On Being Bold: Step on the Gas

Step on the gas
Being bold: Step on the gas

A few years ago, I purchased a classic car – a 1975 Oldsmobile Delta 88 convertible.  It’s been a fun car to drive around town on nice summer days.  It’s usually what I drive to go watch my kids play soccer and baseball. And I’ve only gotten caught in the rain a couple of times.

I was a bit too timid

Soon after I bought it, I noticed that when the engine was cold when I first started it, it would stall when I lightly hit the gas.  I took it in for a tune up and it improved a little.  But it still stalled the first few times I tried to take off.

After some trial and error – and a few times being stalled in the middle of some busy intersections – I figured out that instead of tapping the accelerator, I needed to really step on the gas.  By confidently giving it more gas, it would take off and wouldn’t stall on me.

Step on the gas at work

I’ve noticed the same thing at work.  There were times early in my career when I was afraid to speak up in a meeting.  Higher-level executives might be discussing an issue.  I would have a suggestion, but figured they either had already thought of that or, worse yet, they would think it was a stupid idea.

So I would just sit there in silence while they struggled through the issue.  Too often, my idea would eventually come out of someone else’s mouth and everyone would like the idea.  I would walk out of the meeting wishing I had just been bold enough to throw out the idea.

We often work in environments where making mistakes – like making a stupid suggestion – is punished, or at least laughed at.  It’s safer to not make a mistake than to take the risk of embarrassing yourself.

Much like tapping on the accelerator instead of stepping on it to give it some real gas, we often play ‘not to lose’ rather than being bold and playing to win.

I’ve learn over the years that my instincts are right more often than not.  Most of my biggest regrets are for things I didn’t do rather than for things I did wrong.

Don’t Floor it

When I take off in my old car, I can’t floor it.  I have to control it a little to avoid peeling out and leaving tire tracks in my wake – and killing people.  You have to temper your boldness as well.

I’ve witnessed people who try too hard.  They come off as loud, abrasive and obnoxious, dominating the conversation and trying to convince everyone that their opinion is the only one worth considering.

See my related post: Are You Contagious?

That can be a difficult balance.  But once that balance is struck, you can quickly get out of that rut of loss avoidance and start winning once in a while.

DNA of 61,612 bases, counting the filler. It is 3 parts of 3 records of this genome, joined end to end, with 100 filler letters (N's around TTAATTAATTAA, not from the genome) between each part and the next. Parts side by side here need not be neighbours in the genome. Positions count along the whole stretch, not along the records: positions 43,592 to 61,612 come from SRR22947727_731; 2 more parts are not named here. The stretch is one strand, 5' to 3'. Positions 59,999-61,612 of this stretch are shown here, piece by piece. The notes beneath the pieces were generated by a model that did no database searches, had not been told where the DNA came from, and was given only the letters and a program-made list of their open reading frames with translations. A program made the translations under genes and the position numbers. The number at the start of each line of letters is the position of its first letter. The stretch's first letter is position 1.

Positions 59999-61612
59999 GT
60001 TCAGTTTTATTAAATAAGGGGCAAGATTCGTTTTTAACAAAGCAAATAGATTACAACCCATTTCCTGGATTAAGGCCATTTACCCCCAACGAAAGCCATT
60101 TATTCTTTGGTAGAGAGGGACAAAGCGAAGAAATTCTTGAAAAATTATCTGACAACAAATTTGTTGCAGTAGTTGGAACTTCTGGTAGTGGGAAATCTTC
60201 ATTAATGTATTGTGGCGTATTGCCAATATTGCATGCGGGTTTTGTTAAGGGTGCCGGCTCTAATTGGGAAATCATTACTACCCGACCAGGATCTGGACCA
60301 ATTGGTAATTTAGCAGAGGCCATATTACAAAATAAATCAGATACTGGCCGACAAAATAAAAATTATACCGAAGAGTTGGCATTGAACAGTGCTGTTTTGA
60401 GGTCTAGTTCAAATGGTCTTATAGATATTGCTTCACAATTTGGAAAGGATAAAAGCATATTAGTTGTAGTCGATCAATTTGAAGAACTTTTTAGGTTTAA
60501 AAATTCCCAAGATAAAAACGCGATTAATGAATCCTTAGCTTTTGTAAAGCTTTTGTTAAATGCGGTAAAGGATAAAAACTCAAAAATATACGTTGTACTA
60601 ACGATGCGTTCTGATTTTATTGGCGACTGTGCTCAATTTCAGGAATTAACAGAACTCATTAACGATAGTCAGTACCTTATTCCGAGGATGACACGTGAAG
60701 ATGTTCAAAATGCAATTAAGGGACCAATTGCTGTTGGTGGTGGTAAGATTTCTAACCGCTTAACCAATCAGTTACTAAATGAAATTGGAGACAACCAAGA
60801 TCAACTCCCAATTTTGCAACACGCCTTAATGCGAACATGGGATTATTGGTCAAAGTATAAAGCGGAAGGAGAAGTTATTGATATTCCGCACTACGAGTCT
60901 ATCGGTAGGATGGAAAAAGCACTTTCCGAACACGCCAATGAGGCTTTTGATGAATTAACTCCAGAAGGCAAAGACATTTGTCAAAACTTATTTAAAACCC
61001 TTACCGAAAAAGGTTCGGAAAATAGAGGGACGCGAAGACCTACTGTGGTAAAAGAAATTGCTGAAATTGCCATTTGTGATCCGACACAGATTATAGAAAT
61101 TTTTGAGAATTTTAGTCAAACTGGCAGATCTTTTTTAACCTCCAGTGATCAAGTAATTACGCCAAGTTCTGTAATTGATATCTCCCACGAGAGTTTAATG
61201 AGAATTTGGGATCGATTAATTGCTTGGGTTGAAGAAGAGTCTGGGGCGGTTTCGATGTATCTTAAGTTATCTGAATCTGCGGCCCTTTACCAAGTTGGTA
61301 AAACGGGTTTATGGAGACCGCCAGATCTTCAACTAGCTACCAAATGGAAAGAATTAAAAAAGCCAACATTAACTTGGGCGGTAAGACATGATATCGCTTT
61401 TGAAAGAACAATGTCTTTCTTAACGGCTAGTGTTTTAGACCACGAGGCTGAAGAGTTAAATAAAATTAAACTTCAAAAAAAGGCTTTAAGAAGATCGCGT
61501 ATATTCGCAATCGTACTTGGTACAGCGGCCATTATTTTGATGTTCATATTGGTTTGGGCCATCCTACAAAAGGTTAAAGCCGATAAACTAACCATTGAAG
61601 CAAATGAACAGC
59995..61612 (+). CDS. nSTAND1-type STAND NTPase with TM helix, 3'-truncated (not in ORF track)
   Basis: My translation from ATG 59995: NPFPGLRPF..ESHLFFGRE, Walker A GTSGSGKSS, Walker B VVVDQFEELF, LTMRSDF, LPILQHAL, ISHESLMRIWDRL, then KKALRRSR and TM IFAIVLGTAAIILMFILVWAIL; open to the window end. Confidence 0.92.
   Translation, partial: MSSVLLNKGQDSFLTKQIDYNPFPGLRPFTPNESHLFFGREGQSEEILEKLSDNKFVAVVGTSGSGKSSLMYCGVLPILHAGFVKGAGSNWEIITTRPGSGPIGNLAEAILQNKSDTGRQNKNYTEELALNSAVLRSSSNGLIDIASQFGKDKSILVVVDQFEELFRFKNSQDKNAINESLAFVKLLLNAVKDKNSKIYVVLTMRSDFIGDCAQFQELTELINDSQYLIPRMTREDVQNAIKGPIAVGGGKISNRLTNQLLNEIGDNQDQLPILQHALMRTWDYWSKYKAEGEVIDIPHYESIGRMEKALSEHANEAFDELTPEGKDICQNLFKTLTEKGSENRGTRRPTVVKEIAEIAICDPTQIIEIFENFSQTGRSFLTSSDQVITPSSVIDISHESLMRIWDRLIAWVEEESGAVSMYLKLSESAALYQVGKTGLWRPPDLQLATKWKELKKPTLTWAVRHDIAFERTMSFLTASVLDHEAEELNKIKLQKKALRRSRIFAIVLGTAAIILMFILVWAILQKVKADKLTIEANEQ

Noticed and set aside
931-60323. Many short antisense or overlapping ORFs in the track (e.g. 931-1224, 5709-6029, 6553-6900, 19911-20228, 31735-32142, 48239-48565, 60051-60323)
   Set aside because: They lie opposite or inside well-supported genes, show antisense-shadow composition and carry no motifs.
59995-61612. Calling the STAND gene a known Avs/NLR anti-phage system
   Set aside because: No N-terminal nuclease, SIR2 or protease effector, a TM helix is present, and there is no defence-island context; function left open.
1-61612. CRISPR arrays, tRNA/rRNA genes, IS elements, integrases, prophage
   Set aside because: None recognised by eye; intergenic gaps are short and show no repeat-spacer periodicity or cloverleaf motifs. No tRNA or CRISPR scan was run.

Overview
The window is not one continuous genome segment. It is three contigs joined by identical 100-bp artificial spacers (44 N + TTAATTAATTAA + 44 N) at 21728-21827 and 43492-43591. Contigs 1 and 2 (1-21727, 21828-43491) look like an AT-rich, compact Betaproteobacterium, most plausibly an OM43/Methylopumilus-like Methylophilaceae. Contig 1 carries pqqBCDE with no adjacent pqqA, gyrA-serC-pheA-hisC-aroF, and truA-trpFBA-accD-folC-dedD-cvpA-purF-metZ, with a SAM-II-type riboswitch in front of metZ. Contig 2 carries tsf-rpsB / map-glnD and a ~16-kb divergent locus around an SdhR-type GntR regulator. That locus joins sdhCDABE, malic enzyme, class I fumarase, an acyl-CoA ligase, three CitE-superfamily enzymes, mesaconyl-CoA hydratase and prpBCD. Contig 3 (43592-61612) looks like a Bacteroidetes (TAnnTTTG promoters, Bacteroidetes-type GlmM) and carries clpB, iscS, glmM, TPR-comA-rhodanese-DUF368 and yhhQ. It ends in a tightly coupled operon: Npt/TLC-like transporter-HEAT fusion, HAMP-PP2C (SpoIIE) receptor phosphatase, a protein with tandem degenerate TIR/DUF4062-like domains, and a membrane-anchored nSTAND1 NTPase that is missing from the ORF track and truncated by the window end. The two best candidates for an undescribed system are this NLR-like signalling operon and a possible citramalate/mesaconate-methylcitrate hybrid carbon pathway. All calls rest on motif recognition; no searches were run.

Have you ever wished you had done more to step on the gas in your past?

If you would like to learn more about working in consulting, get Lew’s book Consulting 101: 101 Tips for Success in Consulting at Amazon.com

As always, I welcome your comments and criticisms. 

Related Posts
The Need for Control
I’ve always hated control freaks.  I’ve known and worked with quite a few.  Maybe because of my experiences with them, I’ve always tried to resist the need for control. But as ...
READ MORE
Motivation: Positive and Negative Incentives
When I was in high school, I had a fantastic U.S. History teacher.  He had us subscribe to Time Magazine and we were required to read an editorial from the ...
READ MORE
The 2 Biggest Management Challenges
Over the years, I’ve had the privilege of sitting on both sides of the management desk.  I’ve managed a lot of people and in the process, mismanaged some of them.  ...
READ MORE
The Bad Decisions We Encourage
It starts at an early age.  Teachers and parents tell us that to be successful and smart we have to get good grades.  Their intentions are good.  They assume that ...
READ MORE
The Illusion of Control
I live what I believe to be a typical existence of a family man in the suburbs.  On a typical weekend, I’ll get together with friends, drink a few beers, ...
READ MORE
Tell Me Again About Your Great Leadership
We’ve all probably experienced great leadership.  Leaders that we enjoyed reporting to, were mentored by and maybe even developed a friendship with over the course of our careers. You may have also had ...
READ MORE
What I’ve Learned From Leadership Analysis
My kids sometimes come home from school frustrated by someone who didn’t treat them well or maybe just acted like a selfish jerk. I’ve tried to teach them that people ...
READ MORE
A Mentoring Role Reversal
Most of us have had some exposure to a mentoring program.  Many companies implement programs at various levels of formality and to various levels of success. Some organizations establish formal policies ...
READ MORE
Management Flexibility: That’s Not How I’d Do It
There is an age-old debate about how the toilet paper should roll for most efficient dispensing.  One school of thought says the paper should roll up from the bottom while ...
READ MORE
Imagine No Employees
Outsourcing has become common over the past several years.  Nearly every organization deals with outsourcing of some sort. It is a bit controversial. When companies outsource with offshore workers, we hear ...
READ MORE
The Need for Control
Motivation: Positive and Negative Incentives
The 2 Biggest Management Challenges
The Bad Decisions We Encourage
The Illusion of Control
Tell Me Again About Your Great Leadership
What I’ve Learned From Leadership Analysis
A Mentoring Role Reversal
Management Flexibility: That’s Not How I’d Do It
Imagine No Employees